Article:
-2ScootPad is taking the educational world and app world by storm, and for good reason. There are so many great things about this app, I hardly know where to begin! Scootpad, by ScootPad Corporation, came to our school’s attention in the last month and we have never looked back.

-3 For grades k-5 never wonder what you are going to do about common core, it has all been done for you. This program can be run by computer or app. Start by signing up for a free account and premium trial for 30 days. Then get started. Add your students or import them from Edumoto. Teachers can assign certain standards, allow self paced study or assign a learning path. We are piloting a project in our school where we are assigning student’s grade level and instructional level learning paths. -1Students pick from over 350 avatars. They go to their dashboards to see their assignments in math or English language arts, spelling, projects, reading log or writing, which is coming soon. There is a class wall in a Facebook type setup. This has been a great place for our students to safely use social media, and us to teach the appropriate rules. Teachers can delete this or shut it off during certain hours through the settings. Shout outs to their friends also have settings. There are a variety of questions at all levels and a variety of modes to answer. For example the kindergarten level has reading support through Read Speaker, which provides reading support to websites. Even at this level, students are typing in answers. This is going to become very important as tests are moved online starting next year. They may have a multiple choice, fill in the blank, or typing an entire sentence with commas in the correct spot. It gives them two chances. At the end of the exercise, fireworks go off if they read 80% or whatever threshold you set, allowing students with disabilities to fully participate. Students can then review their answers, both correct and incorrect.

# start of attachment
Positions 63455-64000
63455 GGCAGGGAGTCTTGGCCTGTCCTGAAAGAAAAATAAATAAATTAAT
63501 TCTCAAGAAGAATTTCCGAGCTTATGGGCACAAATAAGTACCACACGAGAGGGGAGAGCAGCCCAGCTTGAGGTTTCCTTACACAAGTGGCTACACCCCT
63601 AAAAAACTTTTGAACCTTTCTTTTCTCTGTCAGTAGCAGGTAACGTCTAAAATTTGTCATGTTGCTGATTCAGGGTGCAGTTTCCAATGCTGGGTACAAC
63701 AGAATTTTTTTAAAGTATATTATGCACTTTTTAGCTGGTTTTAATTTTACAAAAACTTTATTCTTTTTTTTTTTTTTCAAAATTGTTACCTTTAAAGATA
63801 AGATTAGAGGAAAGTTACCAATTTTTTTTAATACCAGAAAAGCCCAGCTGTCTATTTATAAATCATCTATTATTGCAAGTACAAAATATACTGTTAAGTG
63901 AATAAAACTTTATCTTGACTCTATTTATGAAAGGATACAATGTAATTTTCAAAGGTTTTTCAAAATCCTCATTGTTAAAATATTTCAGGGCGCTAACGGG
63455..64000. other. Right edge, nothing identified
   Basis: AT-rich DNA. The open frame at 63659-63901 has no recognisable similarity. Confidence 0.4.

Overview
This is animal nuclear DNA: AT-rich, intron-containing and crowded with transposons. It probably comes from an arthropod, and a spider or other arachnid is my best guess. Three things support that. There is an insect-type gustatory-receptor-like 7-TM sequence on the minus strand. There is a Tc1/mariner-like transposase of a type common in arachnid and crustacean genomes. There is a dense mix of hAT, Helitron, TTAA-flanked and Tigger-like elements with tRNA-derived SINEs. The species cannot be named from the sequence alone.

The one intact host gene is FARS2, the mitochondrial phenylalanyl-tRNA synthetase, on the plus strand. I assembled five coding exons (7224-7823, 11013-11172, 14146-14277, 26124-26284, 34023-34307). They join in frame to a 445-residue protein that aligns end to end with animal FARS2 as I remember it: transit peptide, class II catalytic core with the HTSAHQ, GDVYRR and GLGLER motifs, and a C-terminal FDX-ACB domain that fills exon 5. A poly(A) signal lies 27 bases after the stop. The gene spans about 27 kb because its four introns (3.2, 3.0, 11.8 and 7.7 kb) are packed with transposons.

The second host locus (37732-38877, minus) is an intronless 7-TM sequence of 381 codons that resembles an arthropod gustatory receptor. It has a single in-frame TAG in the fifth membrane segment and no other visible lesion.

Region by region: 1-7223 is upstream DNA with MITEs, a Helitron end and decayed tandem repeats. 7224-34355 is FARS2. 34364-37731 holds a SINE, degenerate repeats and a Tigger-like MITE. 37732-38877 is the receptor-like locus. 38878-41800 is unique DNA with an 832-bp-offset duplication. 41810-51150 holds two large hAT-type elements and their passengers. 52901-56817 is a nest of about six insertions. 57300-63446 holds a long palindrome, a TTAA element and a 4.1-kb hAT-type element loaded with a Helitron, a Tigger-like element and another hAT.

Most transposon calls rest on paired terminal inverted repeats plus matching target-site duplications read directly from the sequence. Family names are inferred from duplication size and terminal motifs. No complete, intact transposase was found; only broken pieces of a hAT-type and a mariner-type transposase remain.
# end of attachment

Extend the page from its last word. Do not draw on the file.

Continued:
The report feature of this program is out of this world for several reasons. Students can check their progress, and at fifth grade believe me they know. The codes of green, yellow and red are used for easy interpretation. Teachers can run reports by students, by skill or practices, allowing for further small group intervention as needed.

-2Now to my favorite part. Each night Scootpad emails teachers, telling them about their student – who the leader of the day is, how many are scoring above and below proficiency and new features of the program. My students clamor to get on in the morning to see what classes, schools, and districts are the top in the nation. Only right answers count towards this score, giving the students extra incentive to work hard. There is a portion, that describes how much paper and money is being saved. After the trial is over, it is such an inexpensive solution for a class at only$5.00 per month per class. Yes that is per class, not per student. There is also a 10% discount for six months and 20% discount for a year subscription. After students have completed 100 practices, in the settings, teachers can refer other teachers, further reducing their monthly costs. Students can log on at home for free and there is an option for parent to have an upgraded subscription. Add this app to your classroom, just in time to review for state tests!

About the Author

AnnFrancis1Ann Francis is a die hard special education teacher of who believes everyone can learn. She has been using iPads in the classroom for three years and it has totally changed the way she instructs. Ann also offers professional development on collecting data with apps, training teachers on apps and using the iPad. Visit Ann at iPadBrainology and on twitter @ipadbrainolgy

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One Response to ScootPad – Addresses Common Core

  1. Heather says:

    After the trial though, the kids are prompted to buy “silver” subscription in order to keep the avatar choices and shout-outs. Parents have to pay a monthly fee. I felt it was VERY underhanded when I paid and then the kids lost their privileges (and we lost class time as they mourned their avatars).